Relations between Russia and the new government in Greece continue to warm.
On Thursday, Russian President Vladimir Putin invited the new Greek Prime Minister Alexis Tsipras to visit Russia, reports Vedomosti.
"The president invited Tsipras to visit Russia at a convenient time. They discussed international issues, Ukraine and the situation with the South Stream," Putin's assistant Yuri Ushakov said.
Reportedly, Putin invited Tsipras on May 9 to "take part in an event marking the victory over Nazism," Bloomberg's Maria Petrakis tweeted.
Ushakov also added that Putin congratulated Tsipras on assuming office.
Analysts have had their eyes on Russia and Greece ever since Tsipras and his radical leftist party, Syriza, assumed office in January.
Syriza, the radical left-wing political party that won the Greek parliamentary elections over the weekend, surprised the EU by challenging economic reforms and the sanctions imposed on Russia — although they ultimately agreed to extending them.
Analysts believe that here Greece was trying to have bargaining chip against the EU in its quest for debt relief, but neverthless the move still raised some red flags.
Earlier this week, Greece's defense minister and outspoken "Eurosceptic" Panos Kammenos announced that he was invited to Moscow to meet his Russian counterpart, Sergei Shoygu, in the near future.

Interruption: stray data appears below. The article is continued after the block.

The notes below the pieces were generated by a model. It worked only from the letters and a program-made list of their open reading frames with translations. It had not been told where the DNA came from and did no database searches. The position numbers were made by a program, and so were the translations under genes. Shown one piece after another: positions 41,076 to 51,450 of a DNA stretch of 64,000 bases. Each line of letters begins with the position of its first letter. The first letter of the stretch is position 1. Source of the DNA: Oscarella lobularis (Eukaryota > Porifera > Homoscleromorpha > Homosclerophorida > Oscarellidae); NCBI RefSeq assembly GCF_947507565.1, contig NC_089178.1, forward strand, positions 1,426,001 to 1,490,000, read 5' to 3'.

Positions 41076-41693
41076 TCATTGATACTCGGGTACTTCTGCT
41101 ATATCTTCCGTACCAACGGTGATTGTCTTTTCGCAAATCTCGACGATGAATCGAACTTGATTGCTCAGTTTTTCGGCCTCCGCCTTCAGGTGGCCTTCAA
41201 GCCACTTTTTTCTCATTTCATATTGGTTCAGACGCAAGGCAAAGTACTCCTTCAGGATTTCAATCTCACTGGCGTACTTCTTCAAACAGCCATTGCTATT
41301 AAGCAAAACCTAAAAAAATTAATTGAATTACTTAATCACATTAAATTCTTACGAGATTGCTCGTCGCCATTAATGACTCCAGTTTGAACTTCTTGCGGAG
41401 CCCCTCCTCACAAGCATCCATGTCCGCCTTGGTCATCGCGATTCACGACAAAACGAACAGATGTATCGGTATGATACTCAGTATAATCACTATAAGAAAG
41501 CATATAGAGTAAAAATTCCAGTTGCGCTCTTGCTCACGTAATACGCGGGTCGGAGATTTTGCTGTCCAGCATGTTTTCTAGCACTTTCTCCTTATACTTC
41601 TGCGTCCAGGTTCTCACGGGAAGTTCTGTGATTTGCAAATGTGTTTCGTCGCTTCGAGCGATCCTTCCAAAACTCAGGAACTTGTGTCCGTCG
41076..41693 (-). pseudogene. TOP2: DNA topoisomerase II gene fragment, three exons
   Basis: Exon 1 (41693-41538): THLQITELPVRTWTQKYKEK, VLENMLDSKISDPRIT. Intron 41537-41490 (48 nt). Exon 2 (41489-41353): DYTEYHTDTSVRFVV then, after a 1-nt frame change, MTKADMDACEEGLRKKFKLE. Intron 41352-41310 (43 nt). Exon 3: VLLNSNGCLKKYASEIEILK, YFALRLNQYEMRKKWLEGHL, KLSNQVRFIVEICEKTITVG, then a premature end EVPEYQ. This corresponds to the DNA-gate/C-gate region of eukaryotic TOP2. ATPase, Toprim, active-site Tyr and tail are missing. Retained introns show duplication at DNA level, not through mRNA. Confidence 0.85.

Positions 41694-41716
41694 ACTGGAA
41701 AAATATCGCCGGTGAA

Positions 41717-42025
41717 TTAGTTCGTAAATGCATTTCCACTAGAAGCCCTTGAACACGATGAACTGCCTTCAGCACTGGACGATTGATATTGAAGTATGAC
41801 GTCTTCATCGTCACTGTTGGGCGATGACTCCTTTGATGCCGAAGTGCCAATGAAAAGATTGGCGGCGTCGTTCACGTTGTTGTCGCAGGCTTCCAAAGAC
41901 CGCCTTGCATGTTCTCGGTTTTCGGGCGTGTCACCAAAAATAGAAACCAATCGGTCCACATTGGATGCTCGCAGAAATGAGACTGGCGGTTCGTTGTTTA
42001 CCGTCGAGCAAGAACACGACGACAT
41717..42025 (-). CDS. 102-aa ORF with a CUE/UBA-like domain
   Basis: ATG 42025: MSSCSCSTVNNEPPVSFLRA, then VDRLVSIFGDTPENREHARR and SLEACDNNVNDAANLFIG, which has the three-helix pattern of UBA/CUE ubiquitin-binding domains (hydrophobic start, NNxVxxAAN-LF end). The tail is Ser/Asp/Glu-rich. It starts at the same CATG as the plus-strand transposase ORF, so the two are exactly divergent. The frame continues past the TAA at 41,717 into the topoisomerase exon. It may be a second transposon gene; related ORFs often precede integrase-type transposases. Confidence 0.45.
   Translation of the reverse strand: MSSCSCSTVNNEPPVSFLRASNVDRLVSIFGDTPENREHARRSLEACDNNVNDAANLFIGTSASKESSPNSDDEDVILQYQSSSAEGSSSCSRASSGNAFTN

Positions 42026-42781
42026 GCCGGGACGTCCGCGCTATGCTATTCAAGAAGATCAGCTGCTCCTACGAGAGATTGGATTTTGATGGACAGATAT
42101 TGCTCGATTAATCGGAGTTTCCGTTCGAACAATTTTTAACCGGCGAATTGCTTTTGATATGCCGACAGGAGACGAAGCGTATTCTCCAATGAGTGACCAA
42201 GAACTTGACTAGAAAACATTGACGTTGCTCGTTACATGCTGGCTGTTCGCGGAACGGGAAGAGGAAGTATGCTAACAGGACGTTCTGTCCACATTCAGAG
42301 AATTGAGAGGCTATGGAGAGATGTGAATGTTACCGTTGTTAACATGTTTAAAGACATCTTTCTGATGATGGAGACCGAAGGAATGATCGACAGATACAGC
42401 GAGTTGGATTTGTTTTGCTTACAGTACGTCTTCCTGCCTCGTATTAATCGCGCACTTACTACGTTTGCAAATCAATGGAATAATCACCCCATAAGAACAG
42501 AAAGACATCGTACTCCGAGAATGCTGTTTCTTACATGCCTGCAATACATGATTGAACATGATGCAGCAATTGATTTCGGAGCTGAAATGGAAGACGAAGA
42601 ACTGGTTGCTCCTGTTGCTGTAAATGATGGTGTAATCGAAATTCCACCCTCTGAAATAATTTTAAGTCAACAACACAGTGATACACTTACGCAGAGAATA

Greece is one of the 28 members of NATO, while Russia perceives NATO as its biggest threat. So if Russia and Greece do form a military alliance, then Russia will have found an ally within its biggest perceived enemy.
"The new Greek government is cause for concern, especially because Tsipras has voiced his opposition to NATO membership in the past," geopolitical expert Ian Bremmer told BI. "And his early actions — these comments regarding sanctions, as well as his meeting with the Russian ambassador to Greece within hours of taking office — demonstrate that he is willing to engage differently with Moscow."
Additionally, the fact that Putin and Tsipras reportedly discussed a new pipeline — one that would go through Turkey and Greece — during their conversation is also notable. A new long-term gas deal to provide energy security for the fragile Greek economy could be a huge win for both Greece and the Syriza party.
"For its part, Russia would love to leverage Tsipras to sow European disunity on sanctions ... and that's just a starting point," Bremmer added. "Russia could use a warm water port in the Mediterranean. If things go badly for Greece, that's an interesting geopolitical option, and we could start to see it leveraging its relationship with Russia much more forcefully."
In any case, the signals from the Tsipras government have been decidedly pro-Russia.
And it looks like the two countries are looking to get closer over time.
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